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Ford Canada – growing its business with fewer dealers
We have reached the end of the third quarter for 2011 and Ford Motor Company of Canada, Limited is still the sales leader in the country. In fact, the company is reporting its highest sales in 20 years. Ford moved up the sales rankings from third to second place in 2009 and then took over the top spot from General Motors in 2010. Ford looks unstoppable and while growth this year won't be at the same level as the peak of 19.6% between 2009 and 2010 (previous high was 10.1% between 2005 and 2006), they are tracking at a strong 6.8% growth rate.
Light truck sales have remained the higher volume segment for Ford, but the company's cars have shown strong growth, especially compared to industry standards. While overall car sales declined 5% between 2009 and 2010, Ford's car sales rose 19%. For 2011, Ford's car sales are expected to increase 25% vs. the overall industry's growth of 3%.
Looking at Ford's sales from a geographical perspective, you might ask, "Has Ford's performance and strong growth been consistent across Canada?" Though Ford's growth was consistently above the industry's growth between 2009 and 2010, there are some provinces where the growth was significantly higher.
In Eastern Canada, Ford's growth in Prince Edward Island (32% - highest percentage change) and New Brunswick (23%) were more than one and a half times that of the industry. Ford was also strong in the centre of the country with growth rates three to four times that of the industry average in Quebec (26% vs. 6%), Ontario (22% vs. 7%) and Manitoba (22% vs. 5%). Moving further west, Ford still has registered good growth, but it fell closer to the industry average in Saskatchewan (7% vs. 5%) and Alberta (19% vs. 11%). This performance is partly a reflection of the larger truck market in Alberta (71% of industry) and Saskatchewan (73% of industry) and Ford's lower growth rate with trucks. Though British Columbia represented the third lowest growth rate for Ford (10%), this was still strong compared to the flat industry average (0%).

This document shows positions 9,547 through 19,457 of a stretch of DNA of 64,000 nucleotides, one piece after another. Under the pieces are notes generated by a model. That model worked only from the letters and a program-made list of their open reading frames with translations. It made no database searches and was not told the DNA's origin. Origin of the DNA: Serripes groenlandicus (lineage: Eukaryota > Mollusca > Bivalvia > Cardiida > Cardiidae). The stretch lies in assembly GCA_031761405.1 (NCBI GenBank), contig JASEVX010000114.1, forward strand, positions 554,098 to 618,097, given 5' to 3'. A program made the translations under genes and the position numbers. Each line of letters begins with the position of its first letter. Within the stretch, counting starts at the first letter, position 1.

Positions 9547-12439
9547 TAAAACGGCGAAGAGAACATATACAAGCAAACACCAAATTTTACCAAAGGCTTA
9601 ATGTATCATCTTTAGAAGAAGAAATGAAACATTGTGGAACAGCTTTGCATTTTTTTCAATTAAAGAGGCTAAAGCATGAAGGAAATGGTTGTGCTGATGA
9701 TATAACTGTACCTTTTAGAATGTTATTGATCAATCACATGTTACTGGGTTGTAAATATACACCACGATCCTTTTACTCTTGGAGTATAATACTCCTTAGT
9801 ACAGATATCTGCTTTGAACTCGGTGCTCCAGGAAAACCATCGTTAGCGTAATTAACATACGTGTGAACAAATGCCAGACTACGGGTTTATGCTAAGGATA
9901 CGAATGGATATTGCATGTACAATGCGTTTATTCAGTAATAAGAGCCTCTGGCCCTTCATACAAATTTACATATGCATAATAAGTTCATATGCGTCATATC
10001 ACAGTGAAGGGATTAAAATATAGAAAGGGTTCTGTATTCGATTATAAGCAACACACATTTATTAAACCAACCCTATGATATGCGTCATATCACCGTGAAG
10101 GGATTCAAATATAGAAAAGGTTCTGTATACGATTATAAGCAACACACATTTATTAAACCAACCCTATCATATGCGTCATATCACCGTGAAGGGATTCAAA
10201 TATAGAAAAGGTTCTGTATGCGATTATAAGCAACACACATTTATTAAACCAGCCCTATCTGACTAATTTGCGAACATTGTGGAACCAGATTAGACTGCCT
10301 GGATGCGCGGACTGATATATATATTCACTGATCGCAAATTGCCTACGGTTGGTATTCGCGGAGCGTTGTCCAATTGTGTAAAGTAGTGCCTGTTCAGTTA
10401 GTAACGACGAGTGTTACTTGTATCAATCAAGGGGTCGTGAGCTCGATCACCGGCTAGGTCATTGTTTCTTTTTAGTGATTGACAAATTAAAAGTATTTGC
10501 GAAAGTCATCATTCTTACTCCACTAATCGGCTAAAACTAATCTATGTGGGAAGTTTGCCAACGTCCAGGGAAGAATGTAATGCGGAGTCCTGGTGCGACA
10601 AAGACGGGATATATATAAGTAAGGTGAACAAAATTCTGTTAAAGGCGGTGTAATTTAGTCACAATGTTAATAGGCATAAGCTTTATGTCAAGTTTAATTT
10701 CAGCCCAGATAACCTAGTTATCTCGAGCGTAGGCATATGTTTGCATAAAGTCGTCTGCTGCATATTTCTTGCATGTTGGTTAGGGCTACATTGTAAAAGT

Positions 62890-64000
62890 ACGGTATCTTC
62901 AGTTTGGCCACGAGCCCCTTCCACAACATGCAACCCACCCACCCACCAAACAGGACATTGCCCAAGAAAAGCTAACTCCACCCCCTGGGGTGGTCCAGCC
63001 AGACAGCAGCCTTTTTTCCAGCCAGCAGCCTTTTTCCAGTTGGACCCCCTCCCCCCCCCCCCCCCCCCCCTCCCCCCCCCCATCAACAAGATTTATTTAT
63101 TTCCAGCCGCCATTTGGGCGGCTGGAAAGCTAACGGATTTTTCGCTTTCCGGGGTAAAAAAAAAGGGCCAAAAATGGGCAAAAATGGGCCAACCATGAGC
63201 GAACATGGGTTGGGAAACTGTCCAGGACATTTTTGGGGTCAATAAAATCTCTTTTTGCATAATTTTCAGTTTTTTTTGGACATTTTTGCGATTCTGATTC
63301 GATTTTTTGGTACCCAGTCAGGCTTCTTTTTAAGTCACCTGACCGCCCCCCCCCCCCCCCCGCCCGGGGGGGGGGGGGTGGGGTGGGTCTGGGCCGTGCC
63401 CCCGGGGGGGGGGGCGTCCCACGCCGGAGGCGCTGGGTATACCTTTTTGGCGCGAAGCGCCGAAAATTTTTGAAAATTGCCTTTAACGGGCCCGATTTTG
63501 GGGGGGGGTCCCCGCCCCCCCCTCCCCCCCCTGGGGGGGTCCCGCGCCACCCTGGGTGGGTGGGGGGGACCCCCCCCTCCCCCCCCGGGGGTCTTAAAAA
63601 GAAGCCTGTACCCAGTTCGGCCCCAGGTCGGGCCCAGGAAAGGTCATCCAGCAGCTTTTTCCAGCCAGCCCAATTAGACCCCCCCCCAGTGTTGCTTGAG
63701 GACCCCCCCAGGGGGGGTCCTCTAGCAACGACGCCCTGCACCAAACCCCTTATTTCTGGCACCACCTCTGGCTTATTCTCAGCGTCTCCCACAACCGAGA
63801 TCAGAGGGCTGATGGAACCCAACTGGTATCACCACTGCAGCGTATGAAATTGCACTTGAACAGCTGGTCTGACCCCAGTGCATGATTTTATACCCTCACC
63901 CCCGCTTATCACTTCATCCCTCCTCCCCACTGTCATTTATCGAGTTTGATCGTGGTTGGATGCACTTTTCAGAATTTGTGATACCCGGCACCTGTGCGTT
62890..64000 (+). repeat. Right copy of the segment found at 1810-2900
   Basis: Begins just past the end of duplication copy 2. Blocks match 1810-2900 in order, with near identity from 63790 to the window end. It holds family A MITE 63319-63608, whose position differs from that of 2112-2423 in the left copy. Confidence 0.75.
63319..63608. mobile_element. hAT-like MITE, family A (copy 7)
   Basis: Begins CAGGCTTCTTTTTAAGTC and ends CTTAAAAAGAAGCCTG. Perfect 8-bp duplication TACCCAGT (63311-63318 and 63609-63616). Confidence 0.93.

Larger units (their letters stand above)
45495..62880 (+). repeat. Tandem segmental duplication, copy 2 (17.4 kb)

While Ford has been increasing its sales volume, the number of their dealerships has been declining. Over the last 11 years, the number of Ford dealers has declined from 526 to 433, an 18% decrease.
In fact, Ford did not go through the same dealership purge in 2009 that other domestic OEMs did; however, they have been rationalizing their dealer count over the longer term which has helped ensure healthy dealers. Ford's largest decline in their number of dealers occurred through the beginning of a 10-year period (15% between 2001 and 2007) with the amount of change flattening out over the last three years. Their strong sales growth has meant a much higher throughput (Ford registrations/number of Ford dealers) to dealers. From a low of 443 in 2005 and 2006 to a high of 627 in 2010, this is a 41% increase in throughput. This level of throughput is much higher than the other domestics (GM - 564 and Chrysler - 483) and in line with import OEMs (Toyota - 661). In this age of rising costs and declining dealer margins per car, this has improved the chance of Ford dealers remaining profitable.
Posted by Margaret Little, Title, Polk Canada (11.23.2011)
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